My parents really wanted me to attend church each week, and I often resisted. That said, at the same time, I envied the children who never missed. I longed for their rituals and routines. I also coveted their perfect attendance badges. But I was always shy and felt out of place in classroom settings, so my attendance was sporadic. One beautiful spring morning, however, my mom made me go. I dressed up from head to toe, and my dad dropped me off outside the church and drove away. I still remember my hands sweating as I crossed the brown and tan linoleum tiles, and put my hand on the doorknob of my Sunday School classroom. I opened the door. Everyone - the children and teachers stopped cold and turned to look at me in my frilly outfit and white patent leather shoes. Then they erupted into laughter. One teacher looked at me, rolled her eyes, and announced, "It's spring forward! You missed class. We're done." All of the children continued to roar and slap their knees at my expense. I turned and ran all the way home in the outfit that I now thought looked ridiculous. I couldn't wait to get out of it.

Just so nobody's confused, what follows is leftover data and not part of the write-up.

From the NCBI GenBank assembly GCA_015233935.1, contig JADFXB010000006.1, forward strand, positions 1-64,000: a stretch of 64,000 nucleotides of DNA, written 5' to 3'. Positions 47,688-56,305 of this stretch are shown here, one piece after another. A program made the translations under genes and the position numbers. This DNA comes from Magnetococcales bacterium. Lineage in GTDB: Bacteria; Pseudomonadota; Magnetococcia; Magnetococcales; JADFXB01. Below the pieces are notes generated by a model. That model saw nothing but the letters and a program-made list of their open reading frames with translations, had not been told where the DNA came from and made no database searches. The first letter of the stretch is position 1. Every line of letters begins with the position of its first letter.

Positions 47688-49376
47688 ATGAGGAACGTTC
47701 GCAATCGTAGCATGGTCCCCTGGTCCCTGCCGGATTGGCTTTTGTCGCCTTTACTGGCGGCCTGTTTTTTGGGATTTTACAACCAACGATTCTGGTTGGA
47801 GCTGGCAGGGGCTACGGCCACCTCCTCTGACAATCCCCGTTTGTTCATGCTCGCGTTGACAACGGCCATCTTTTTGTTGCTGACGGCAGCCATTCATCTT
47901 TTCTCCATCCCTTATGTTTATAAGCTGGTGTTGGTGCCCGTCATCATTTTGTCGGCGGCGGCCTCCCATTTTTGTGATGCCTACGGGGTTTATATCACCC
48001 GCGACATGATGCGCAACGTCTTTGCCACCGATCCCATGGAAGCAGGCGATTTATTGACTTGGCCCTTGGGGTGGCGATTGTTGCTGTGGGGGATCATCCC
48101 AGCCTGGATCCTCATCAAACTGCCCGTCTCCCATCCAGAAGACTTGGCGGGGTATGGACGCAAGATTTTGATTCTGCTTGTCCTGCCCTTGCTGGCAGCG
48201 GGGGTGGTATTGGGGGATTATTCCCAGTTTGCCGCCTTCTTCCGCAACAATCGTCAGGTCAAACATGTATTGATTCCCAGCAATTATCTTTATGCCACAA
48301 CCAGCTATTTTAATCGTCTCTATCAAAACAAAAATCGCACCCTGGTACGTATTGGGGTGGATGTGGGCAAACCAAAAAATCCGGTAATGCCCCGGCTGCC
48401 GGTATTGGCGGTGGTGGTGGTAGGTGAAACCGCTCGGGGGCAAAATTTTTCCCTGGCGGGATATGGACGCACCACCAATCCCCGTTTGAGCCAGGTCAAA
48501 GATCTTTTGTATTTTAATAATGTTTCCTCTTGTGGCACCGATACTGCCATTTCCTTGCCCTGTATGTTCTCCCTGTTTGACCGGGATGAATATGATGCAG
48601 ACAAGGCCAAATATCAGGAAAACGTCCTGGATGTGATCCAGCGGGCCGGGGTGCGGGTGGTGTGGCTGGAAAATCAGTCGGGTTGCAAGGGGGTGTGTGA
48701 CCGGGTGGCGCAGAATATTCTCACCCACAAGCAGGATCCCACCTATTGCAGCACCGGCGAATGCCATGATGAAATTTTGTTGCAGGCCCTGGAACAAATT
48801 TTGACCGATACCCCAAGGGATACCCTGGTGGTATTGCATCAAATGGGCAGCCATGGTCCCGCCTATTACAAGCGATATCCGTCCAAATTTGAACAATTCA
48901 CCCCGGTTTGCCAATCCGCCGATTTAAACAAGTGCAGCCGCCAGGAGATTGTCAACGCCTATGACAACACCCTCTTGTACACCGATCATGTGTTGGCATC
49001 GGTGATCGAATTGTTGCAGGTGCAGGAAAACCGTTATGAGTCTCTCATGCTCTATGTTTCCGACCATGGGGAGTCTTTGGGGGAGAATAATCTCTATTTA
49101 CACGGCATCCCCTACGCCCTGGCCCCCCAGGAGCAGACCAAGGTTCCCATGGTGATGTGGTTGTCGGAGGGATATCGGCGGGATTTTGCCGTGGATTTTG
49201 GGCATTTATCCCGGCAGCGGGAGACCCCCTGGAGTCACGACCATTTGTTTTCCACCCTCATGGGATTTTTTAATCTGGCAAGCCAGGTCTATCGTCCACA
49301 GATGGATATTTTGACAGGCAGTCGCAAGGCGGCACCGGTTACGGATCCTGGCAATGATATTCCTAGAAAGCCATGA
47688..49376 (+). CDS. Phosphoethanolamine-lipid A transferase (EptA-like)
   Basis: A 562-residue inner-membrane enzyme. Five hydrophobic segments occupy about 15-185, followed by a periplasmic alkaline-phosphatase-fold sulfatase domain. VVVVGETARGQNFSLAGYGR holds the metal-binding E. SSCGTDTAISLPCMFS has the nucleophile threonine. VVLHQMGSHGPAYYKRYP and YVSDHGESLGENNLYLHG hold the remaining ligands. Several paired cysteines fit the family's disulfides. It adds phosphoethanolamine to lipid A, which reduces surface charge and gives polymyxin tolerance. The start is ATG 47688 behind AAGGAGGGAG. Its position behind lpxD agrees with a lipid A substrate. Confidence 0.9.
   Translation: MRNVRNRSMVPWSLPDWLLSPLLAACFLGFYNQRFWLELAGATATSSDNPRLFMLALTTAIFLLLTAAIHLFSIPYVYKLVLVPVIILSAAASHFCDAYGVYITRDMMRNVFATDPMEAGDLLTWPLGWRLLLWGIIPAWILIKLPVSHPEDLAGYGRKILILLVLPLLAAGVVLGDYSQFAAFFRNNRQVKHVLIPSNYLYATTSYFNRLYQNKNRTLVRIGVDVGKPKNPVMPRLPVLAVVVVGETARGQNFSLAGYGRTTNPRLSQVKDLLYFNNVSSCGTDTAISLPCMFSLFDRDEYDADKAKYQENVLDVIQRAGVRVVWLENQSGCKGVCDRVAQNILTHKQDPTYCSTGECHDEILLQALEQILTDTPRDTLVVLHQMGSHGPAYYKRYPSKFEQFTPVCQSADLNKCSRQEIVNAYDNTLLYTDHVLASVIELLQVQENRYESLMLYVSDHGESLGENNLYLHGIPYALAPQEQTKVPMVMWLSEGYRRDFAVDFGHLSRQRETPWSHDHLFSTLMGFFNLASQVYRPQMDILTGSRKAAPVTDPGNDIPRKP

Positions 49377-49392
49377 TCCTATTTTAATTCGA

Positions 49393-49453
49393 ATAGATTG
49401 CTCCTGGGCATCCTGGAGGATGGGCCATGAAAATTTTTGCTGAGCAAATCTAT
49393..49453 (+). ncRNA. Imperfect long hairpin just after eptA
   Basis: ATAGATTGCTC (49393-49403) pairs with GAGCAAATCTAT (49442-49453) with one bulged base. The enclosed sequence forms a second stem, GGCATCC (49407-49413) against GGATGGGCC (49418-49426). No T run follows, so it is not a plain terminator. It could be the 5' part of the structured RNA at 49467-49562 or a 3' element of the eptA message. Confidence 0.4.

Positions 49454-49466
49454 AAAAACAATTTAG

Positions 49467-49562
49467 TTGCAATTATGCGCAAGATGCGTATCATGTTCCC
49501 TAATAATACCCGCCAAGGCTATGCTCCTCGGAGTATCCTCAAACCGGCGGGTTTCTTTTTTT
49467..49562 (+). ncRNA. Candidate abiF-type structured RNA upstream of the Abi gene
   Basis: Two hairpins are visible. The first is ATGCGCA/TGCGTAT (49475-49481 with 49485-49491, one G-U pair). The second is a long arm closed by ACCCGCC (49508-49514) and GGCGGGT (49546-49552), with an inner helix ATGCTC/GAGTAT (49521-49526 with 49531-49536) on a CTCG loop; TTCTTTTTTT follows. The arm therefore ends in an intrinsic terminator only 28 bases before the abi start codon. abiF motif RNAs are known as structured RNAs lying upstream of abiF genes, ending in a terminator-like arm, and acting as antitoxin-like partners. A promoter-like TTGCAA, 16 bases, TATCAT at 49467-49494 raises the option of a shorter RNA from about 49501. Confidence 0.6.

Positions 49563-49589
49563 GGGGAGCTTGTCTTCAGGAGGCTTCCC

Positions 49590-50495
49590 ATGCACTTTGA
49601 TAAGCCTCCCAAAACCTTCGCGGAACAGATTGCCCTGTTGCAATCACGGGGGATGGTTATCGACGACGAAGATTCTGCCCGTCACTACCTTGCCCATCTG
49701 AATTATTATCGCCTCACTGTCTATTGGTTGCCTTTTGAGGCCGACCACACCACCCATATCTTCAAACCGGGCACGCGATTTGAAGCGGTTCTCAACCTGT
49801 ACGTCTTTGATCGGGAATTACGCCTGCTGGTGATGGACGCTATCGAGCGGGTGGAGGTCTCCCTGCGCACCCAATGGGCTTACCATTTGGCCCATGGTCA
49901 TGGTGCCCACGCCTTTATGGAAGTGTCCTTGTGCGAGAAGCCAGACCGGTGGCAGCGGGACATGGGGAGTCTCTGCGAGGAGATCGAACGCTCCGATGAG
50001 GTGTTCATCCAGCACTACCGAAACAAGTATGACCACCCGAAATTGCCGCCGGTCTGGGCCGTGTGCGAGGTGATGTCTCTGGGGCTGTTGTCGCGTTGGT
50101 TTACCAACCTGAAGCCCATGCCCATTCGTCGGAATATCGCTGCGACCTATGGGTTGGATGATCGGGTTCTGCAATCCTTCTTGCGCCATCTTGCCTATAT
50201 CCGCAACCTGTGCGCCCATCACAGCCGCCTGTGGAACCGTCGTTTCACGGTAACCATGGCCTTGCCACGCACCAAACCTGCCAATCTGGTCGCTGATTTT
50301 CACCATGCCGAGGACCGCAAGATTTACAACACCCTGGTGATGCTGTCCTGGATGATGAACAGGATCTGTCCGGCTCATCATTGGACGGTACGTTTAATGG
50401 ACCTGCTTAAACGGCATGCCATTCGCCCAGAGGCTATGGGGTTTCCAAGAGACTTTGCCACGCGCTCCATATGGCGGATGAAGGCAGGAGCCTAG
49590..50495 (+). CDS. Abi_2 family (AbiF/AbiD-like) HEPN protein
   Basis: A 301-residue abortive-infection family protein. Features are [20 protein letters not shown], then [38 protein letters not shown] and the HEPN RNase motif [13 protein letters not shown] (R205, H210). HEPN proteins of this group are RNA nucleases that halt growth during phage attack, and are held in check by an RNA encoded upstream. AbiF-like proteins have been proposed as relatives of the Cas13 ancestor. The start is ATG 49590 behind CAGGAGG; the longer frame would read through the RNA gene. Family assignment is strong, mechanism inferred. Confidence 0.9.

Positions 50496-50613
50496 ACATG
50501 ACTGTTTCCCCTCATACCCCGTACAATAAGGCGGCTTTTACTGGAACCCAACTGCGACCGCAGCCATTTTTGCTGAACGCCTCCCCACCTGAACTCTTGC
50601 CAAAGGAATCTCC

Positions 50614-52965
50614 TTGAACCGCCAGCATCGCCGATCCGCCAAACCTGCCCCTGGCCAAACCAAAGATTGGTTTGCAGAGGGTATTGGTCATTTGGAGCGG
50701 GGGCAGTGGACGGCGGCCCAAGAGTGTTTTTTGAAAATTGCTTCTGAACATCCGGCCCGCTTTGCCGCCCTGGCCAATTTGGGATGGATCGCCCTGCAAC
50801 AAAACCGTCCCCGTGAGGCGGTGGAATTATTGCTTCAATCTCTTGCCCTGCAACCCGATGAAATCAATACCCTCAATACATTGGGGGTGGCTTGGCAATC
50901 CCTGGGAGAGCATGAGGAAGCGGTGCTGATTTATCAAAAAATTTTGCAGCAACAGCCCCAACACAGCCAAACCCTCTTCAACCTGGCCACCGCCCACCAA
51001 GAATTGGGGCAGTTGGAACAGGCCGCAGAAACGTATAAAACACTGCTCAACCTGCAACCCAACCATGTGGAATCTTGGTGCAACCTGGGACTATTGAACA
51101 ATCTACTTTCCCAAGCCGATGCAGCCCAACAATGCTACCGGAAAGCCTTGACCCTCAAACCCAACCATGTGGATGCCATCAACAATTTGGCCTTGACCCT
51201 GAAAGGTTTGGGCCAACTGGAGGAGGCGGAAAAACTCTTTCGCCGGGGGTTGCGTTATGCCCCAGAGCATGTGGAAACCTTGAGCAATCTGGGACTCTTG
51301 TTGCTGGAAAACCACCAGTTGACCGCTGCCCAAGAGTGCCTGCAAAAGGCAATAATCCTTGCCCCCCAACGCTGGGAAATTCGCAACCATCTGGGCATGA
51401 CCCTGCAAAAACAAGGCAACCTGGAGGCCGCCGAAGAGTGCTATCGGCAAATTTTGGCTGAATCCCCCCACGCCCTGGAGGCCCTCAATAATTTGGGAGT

Just the thought of this small scenario made me feel so sad this morning. I know that I felt foolish, embarrassed, and ashamed of my parents for not setting their clocks back. And I'm sure that those teachers never had any idea of how rotten they made me feel. Actually, throughout grade school and high school, a friend or two would occasionally bring this up and laugh hard, so it stuck with me. I'd not thought of this for many years, and I found it so interesting that as I remembered this morning, the emotions from that time that were sitting around in my brain somewhere for 51 years, washed right over me again. Was I overly sensitive? I do not think so. Today I have been thinking about how a Montessori professional would have handled the situation. I have also been thinking that I will never, ever laugh AT a child - only WITH a child. And I'm glad to say that I do that every day.